The Death Photo of Osama bin Laden

Catchy title, isn’t it?

The world is all abuzz since the announcement was made that the man with the most recognizable name in global terrorism, Osama bin Laden, was shot and killed in a military raid on his compound in Pakistan. Some of the buzz centers on the degree of knowledge Pakistan had of bin Laden’s whereabouts. The overwhelming reaction was jubilation, tinged by a rather surprising dose of doubt and cynicism. That doubt and cynicism has coagulated into a strong demand for photographic evidence that bin Laden is actually dead, something the President of the US is unprepared to offer his constituents. Should he? And, why the hell are we so set on seeing the picture?

I’m not going to shed a tear for Osama bin Laden. It doesn’t bother me in the least that he’s dead. I can understand why so many people were hoping this would be the eventual outcome. He was an evil dude with a warped ideology, and having one less person fitting that description eating, breathing and defecating on this planet is a step in the right direction.


I feel it’s a little inappropriate and shocking that our collective bloodlust is so great that celebrations were held in the streets with singing, flag waving and cheering. And, in the US, chants of “USA!” People took to the Twitterverse with questions and answers to “What are you going to be doing to celebrate the death of Osama bin Laden?”

Again, I get it that he was evil and did bad things, including the murder of innocent Americans and Canadians, but isn’t the degree of our jubilation just a little obscene? It’s one thing to feel glad that someone of his ilk is dead, but it’s something entirely of a different sort to dance amongst your fellows like it’s New Year’s.

I can’t help but remember how, on 9/11, so many teary-eyed Americans asked in genuine shock why the felling of the Twin Towers was met by cheering and singing in the streets in the Middle East. “How can they hate us so much? How can they be so happy?” Well, now you know, don’t you? Change the wardrobe and language being spoken, change the backdrop to something a little dustier and with more sand, and this week’s display of public joy doesn’t look a whole lot different to what the Americans had such a difficult time understanding back then.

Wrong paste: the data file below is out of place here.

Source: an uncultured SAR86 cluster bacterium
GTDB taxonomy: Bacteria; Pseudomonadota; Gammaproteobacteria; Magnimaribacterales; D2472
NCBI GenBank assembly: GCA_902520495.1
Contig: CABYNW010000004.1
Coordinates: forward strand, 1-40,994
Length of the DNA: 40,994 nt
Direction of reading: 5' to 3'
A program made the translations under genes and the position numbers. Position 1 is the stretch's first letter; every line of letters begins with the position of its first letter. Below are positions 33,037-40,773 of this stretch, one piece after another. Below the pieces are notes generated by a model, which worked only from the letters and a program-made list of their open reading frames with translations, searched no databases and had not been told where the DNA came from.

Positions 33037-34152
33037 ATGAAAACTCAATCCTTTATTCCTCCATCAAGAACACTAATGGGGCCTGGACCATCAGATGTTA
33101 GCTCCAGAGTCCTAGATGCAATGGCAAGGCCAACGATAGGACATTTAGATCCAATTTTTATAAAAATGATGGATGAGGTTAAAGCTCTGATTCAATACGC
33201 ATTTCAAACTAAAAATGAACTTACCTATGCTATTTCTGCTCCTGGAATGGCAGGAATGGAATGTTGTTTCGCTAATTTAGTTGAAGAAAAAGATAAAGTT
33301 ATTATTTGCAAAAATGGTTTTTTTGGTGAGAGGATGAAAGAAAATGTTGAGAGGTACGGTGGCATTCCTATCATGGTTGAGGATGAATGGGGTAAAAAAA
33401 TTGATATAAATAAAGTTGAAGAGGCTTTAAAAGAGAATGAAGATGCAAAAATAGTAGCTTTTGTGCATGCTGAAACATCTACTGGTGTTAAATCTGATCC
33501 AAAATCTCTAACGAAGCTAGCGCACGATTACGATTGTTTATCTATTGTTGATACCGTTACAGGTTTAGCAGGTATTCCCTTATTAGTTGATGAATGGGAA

Sure, the people killed on 9/11 were innocents. They certainly were not bin Laden’s. But, that’s a Western mindset, isn’t it. To a culture that has seen far more war and with a much longer history, the destruction of the symbols of the enemy is the same as our destruction of the person responsible for atrocity.

Anyways. We could have faced all of this with more grace as human beings, that’s all.

I also find it fascinating that all of those people who were so quick to deride and belittle the folks that presented conjecture that there was US involvement in the events of 9/11, using stupid labels like “conspiracy theorist,” are some of the same people who are demanding a photo to prove that bin Laden is dead. I can’t begin to count the number of times I have read or heard an expression of doubt about his death. “Do you think they really got him?”; I heard it yesterday, and all of these doubts imply that there’s a thought that maybe the government concocted the story. Maybe they didn’t find him, or want us to think that he’s dead so that we think they did their job, or maybe they captured him and spirited him away to some secret interrogation lair. The death of Osama bin Laden has made “conspiracy theorists” of a greater portion of American and Western society than the driving of passenger jets into the World Trade Center towers and the deaths of almost 3000 innocents on 9/11.

Would a photo of the body of Osama bin Laden really prove anything? Would it dispel the cynicism or the doubts? How could it? If the government can create this elaborate story, they can do something as simple as Photoshop a picture. I mean, seriously. I think a reasonable amount of the desire to see the picture goes beyond the desire to see if this story is really real. Some of it is a desire to continue the party, to see the trophy and to celebrate over the corpse of the individual that we have been made, not a little rightly, to hate and blame for so many things that have gone wrong. Hell, if it was possible to drag his body through the streets of Washington, I can only begin to imagine the crowd that would have turned out for the event and lined up to take a kick at the carcass. Sick and primitive, but try and convince me I’m wrong. Try and convince yourselves.

Face it, we may not drive jet liners into buildings or declare a jihad on our enemies, but we have our own ways of perpetrating violence in the name of ideology, and our desire to see our enemies tortured and dead is no less than our enemy’s. There isn’t very much separating us from them, and realizing that might be part of the solution to the messes we find ourselves in, if we can find the wisdom to recognize it and get past our pride to allow it.

Until then, the pictures of Osama bin Laden in health will haunt us as a symbol of all that is wrong, when the real hint lies a little closer to our mirrors.

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